Male, 20, white, college junior.— A year or so ago I saw a picture in which a Jap was shown in a very brutal light, and I began to think that perhaps all Japs were that way. I realize now that I became prejudiced too early, but when a picture shows nothing but the evil side of a race, it is hard to believe them capable of good. Pictures of the World War used to make me very biased against all Germans. One or two of them I remember made me actually thirst to spill German blood. But more recent pictures have absolved Germany of these brutal charges, and enabled me to see their side of the question. I'm afraid that in all cases where a picture has been presented from a prejudiced point of view, I jumped too readily to the conclusion that it was all true.

Many of the writers of the motion-picture autobiographies tell of having their ideas of nationalities formed by the motion pictures. One of the chief of these types is the Chinaman. In many pictures he has been presented as a

(145) cunning, mysterious, treacherous person and has come to be regarded as such by some movie-goers. The examples which follow speak for themselves. The first three refer to the way in which the Chinaman was presented in serials.

Female, 19, white, college senior. —One thing these pictures did was to establish a permanent fear of Chinamen in my mind. To this day I do not see a Chinese person but what I think of him as being mixed up in some evil affair. I always pass them as quickly as possible if I meet them in the street, and refuse to go into a Chinese restaurant or laundry.

Male, 20, white, college sophomore. —While still at a very tender age I followed one serial picture called "The Yellow Menace." It was a story of Chinatown with plenty of daggers and opium. For quite a while afterwards I had an inward fear of every Chinese laundry man I saw walking along the street with a bag on his back.

Female, 19, white, college junior.—But I shall positively say that Warner Oland, the oriental-looking villain of the screen, was responsible for my mortal dread of Chinamen. Whenever I saw one I would run as fast as my little legs would carry me and palpitating with fear would cling close to my reassuring mother. He, Warner Oland, was always wicked in his rôle of the canny, cunning, heartless mandarin who pursued Pearl White through so many serials. I carried over this impression to all Asiatics, so that they all seemed to conceal murderous intent behind their bland features, their humble attitude —merely a disguise until the time was ripe to seize you and kill you, or, worse yet, to make you a slave. I never passed by our Chinese laundry without increasing my speed, glancing apprehensively through the window to detect him at some foul deed, expecting every moment one of his supposed white slave girls to come dashing out of the door. If I heard some undue disturbance at night outside, I was certain that "Mark Woo" was at his usual work of torturing his victims. I have not been able to this day to erase that apprehensive feeling whenever I see a Chinese person, so deep and strong were those early impressions.


Female, 19, while, college sophomore.—The characters that I have seen portrayed upon the screen have left uneasy imprints upon my mind. I have seen so many pictures in which Oriental people quietly sneak up and stab a person in the back that I am suspicious of every Oriental that I come in contact with, from my laundry man to the cook. I have a distinct aversion to crippled beggars gained from Lon Chaney's picture that I saw several years back. It is that repulsion that so many of his pictures have given me that has made me hate to see them.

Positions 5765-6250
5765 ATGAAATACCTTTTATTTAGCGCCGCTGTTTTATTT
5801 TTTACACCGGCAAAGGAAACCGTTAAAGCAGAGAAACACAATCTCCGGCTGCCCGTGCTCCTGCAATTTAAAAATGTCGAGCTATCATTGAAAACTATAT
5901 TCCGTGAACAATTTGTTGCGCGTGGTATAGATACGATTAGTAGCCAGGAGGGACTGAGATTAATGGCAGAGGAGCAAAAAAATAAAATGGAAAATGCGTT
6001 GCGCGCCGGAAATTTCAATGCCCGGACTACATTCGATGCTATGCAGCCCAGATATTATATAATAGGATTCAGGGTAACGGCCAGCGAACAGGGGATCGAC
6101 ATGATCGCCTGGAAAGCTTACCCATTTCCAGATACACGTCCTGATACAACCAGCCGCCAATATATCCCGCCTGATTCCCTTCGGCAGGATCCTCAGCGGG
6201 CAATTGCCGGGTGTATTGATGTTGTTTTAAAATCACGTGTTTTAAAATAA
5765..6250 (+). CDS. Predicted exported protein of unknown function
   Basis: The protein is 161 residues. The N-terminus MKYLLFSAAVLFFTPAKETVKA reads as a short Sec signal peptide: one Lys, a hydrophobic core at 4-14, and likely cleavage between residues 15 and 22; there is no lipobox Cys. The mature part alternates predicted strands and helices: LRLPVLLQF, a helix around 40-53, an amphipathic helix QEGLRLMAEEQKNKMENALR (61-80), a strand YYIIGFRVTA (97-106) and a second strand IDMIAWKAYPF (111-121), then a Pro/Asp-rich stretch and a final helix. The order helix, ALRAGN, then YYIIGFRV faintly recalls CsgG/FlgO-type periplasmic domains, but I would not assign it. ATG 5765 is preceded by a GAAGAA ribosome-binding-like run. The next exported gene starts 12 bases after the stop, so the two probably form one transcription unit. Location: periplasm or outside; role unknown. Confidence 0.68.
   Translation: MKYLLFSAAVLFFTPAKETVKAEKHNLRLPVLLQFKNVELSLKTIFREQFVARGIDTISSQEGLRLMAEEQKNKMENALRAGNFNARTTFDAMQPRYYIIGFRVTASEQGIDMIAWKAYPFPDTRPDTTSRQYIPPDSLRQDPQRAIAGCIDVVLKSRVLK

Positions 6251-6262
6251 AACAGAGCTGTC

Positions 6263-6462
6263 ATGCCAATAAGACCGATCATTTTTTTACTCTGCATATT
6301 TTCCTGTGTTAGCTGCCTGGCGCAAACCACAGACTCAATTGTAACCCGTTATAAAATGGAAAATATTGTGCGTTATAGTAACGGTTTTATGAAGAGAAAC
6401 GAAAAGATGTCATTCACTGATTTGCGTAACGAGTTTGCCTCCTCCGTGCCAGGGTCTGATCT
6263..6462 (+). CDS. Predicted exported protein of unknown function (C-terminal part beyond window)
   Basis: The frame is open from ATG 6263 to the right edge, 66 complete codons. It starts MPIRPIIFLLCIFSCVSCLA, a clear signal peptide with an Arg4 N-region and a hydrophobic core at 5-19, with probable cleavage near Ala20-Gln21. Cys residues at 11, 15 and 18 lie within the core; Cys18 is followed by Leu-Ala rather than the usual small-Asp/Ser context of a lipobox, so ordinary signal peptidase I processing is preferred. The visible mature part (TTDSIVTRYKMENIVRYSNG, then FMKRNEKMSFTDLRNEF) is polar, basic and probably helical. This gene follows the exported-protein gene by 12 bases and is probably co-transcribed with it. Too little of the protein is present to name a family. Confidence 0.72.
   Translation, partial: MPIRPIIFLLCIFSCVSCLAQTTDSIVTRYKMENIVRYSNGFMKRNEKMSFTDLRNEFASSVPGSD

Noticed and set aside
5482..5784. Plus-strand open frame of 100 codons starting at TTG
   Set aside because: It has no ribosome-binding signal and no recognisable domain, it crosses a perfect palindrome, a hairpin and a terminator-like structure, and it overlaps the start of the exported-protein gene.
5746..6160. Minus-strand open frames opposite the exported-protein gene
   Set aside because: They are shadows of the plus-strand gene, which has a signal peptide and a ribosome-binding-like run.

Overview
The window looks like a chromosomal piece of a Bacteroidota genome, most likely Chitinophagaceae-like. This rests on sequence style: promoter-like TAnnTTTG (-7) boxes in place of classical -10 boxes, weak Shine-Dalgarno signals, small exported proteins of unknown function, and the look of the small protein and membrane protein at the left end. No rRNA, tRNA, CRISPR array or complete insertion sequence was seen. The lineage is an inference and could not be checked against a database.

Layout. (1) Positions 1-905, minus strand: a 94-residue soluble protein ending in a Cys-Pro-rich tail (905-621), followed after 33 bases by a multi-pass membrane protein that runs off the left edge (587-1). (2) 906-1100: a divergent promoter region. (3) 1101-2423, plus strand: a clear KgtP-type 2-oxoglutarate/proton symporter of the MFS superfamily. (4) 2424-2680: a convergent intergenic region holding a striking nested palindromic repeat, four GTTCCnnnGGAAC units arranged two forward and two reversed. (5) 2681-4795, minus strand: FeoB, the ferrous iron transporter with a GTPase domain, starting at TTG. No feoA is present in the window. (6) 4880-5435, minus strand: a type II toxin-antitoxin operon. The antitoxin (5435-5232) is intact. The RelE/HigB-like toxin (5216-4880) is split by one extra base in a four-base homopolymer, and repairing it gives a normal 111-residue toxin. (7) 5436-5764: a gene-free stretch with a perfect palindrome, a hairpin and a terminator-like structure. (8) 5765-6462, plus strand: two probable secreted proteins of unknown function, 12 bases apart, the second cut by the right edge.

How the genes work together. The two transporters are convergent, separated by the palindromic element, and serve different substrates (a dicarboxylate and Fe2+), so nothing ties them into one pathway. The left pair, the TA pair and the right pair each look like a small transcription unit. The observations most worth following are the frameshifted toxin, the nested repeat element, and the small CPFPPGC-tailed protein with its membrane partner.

Male, 17, Negro, high-school senior.—I think all Chinamen are crooks because I have seen them in pictures of the underworld so often. I have seen a picture where the Chinamen almost burned a lady to death trying to make her tell a secret. This picture and similar ones have made me afraid of the Chinamen.

Let us continue with a few further instances merely to illustrate the point that conventional depiction of certain types in motion pictures may implant fixed images of these types in the minds of many people. The writer of the following account, a Negro high-school girl, protests against the way she feels the Negro is usually presented in motion pictures. Her statement suggests the stereotyped image of the Negro which motion pictures have formed in the minds of many.

Female, 17, Negro, high-school senior. — It seems to me that every picture picturing a Negro is just to ridicule the race. When a Negro man or woman is featured in a movie they are obliged to speak flat southern words, be superstitious, and afraid of ghosts and white men. They have to make themselves as ugly and dark as possible. The bad things are emphasized and the good characteristics left out. This is very unfair to the race. All Negroes are not alike; there are different types as in other races. Why must they be portrayed as ignorant, superstitious animals instead of decent people that are just as capable of doing great things as any other race; all they need is the chance. It is the same with other dark races besides the Negro. They are always the loser, the shrinking coward, and never the victor. It is very unjust of the white race to make every nation appear inferior compared to them.

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The following instances show how in their respective experiences, the writers developed a stereotyped conception of a "villain."

Female, 22, white, college senior.—I remember that the villains usually wore mustaches, and to this day I heartily despise any kind of an upper lip decoration on any man. Even John Gilbert, Doug Fairbanks, and Conrad Nagel do not alter this aversion.